Effects of 8-weeks low-intensity aerobic training on the body composition and basal metaboli sm were evaluated in untrained young females. Twelve subjects randomly divided into two groups. One group was sedentary control. The other half exercised at an intensity of 50% of the maximal aerobic capacity for 30 minutes per day, 4days a week for 8 weeks. Altough maximal aerobic capacity was improved by training the body weight, percent of fat, and lean body mass were not different between before and after training. The basal metabolic rates (BMR), expressed by per day, per body weight, and per lean body mass, decreased significantly (p<0.05) after training, -9%, -8%, -8%, respectively. The blood thyroid hormone, T3, concentration was significantly reduced after training (p<0.001), and T4 and free T4 concentrations also decreased significantly (p<0.05). However, no significant correlation was observed between the decrease of the thyroid hormone level and that of BMR. There were no differense in the daily energy intake of the subjects between before and after training. Interestingly, the estimated daily energy expenditure was reduced after training. This might be related to an increase of sleep-time, and decrease of daily activity level. These results suggest that 8-weeks low-intensity aerobic training did not change body composition in untrained young females, because training resulted reducing the daily activity level, and consequently decreased of BMR and blood thyroid hormone concentrations.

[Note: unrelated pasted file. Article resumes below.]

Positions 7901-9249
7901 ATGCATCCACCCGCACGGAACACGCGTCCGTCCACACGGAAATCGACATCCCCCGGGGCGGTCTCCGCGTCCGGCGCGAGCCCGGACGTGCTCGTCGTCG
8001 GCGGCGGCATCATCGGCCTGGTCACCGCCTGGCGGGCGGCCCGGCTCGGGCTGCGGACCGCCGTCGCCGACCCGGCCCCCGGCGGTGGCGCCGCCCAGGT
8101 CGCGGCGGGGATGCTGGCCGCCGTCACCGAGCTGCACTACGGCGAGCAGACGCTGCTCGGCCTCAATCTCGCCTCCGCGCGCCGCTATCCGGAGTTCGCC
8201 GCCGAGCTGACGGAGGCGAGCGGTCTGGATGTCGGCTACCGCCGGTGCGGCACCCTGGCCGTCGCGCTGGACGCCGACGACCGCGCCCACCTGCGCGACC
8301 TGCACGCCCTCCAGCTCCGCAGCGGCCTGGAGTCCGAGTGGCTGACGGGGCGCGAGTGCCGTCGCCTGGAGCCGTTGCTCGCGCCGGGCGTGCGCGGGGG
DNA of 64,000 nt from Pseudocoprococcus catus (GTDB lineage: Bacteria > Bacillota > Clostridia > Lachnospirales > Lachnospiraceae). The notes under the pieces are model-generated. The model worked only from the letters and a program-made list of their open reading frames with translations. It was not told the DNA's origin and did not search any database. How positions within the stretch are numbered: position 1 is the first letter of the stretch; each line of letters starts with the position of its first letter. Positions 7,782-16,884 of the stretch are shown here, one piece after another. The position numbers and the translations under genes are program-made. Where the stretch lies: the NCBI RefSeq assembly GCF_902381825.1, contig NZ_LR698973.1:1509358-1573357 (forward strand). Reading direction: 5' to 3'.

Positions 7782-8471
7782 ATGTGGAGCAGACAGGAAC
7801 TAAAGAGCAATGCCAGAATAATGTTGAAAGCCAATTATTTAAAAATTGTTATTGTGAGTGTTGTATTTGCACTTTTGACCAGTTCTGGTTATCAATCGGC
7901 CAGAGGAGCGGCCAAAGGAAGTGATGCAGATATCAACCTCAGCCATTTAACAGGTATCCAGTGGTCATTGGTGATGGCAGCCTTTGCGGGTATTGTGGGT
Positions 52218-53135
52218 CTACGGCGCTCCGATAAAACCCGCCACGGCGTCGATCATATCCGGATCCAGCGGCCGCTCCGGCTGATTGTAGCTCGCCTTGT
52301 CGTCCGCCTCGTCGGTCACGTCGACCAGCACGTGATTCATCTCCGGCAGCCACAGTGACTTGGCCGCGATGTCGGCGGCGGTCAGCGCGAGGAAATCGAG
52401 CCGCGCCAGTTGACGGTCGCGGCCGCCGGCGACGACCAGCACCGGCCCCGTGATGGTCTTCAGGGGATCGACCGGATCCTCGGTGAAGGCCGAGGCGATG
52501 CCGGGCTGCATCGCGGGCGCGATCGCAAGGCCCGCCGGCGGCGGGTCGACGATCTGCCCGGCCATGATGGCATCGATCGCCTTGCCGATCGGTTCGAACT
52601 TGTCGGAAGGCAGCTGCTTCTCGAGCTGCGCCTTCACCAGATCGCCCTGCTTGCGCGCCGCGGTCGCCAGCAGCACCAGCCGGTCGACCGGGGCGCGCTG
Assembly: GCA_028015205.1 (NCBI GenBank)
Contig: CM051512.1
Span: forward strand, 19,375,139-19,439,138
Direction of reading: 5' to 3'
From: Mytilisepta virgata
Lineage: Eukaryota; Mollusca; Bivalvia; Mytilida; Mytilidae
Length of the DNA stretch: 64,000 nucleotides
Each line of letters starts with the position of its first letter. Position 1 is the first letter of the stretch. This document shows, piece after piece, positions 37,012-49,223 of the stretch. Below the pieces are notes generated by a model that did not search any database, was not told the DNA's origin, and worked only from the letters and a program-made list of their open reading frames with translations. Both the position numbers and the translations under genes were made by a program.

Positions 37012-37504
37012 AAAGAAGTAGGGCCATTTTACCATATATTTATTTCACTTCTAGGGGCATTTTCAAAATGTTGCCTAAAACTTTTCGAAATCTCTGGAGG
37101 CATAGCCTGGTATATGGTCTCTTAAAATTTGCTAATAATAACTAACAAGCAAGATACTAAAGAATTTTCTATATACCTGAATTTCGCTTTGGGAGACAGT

This study examines the influential factors that form the ideal dietary attitude of an undergraduat e majoring in nutrition. The participants were 156 female college students (78 first-year students and 78 third-year students) studying to be dietitians. We first asked them 85 questions about their views on ideal diet ary habits and attitudes. Four factors based on 24 questions clearly emerged from a factor analysis of this questi onnaire; they were “eating satisfaction”, “food culture”, “nutrition” and “cooking”. We confirmed the reliability issues by Cronbach's alpha and test-retest. We also surveyed the same students by using the KC-Food Choice Questio nnaire. Several correlations were found in both questionnaires:“eating satisfaction” was correlated with“mood” and “sensory appeal”;“nutrition” was linked to “health” and “weight control”;“food culture” was correlat ed with “natural content”; and “cooking” was related to both “mood” and “convenience”. By comparing the score for the four factors between the first-year and third-year students, the “nutrition” score was found to be higher among the first-year students, whereas the “food culture” score was higher among the thi rd-year students. In addition, the students who had the strongest desire to become dietitians had a high score for “nutrition”. We suggest that understanding eating behavior such as the factors that form ideal dietary attitudes among students majoring in nutrition is important for their education.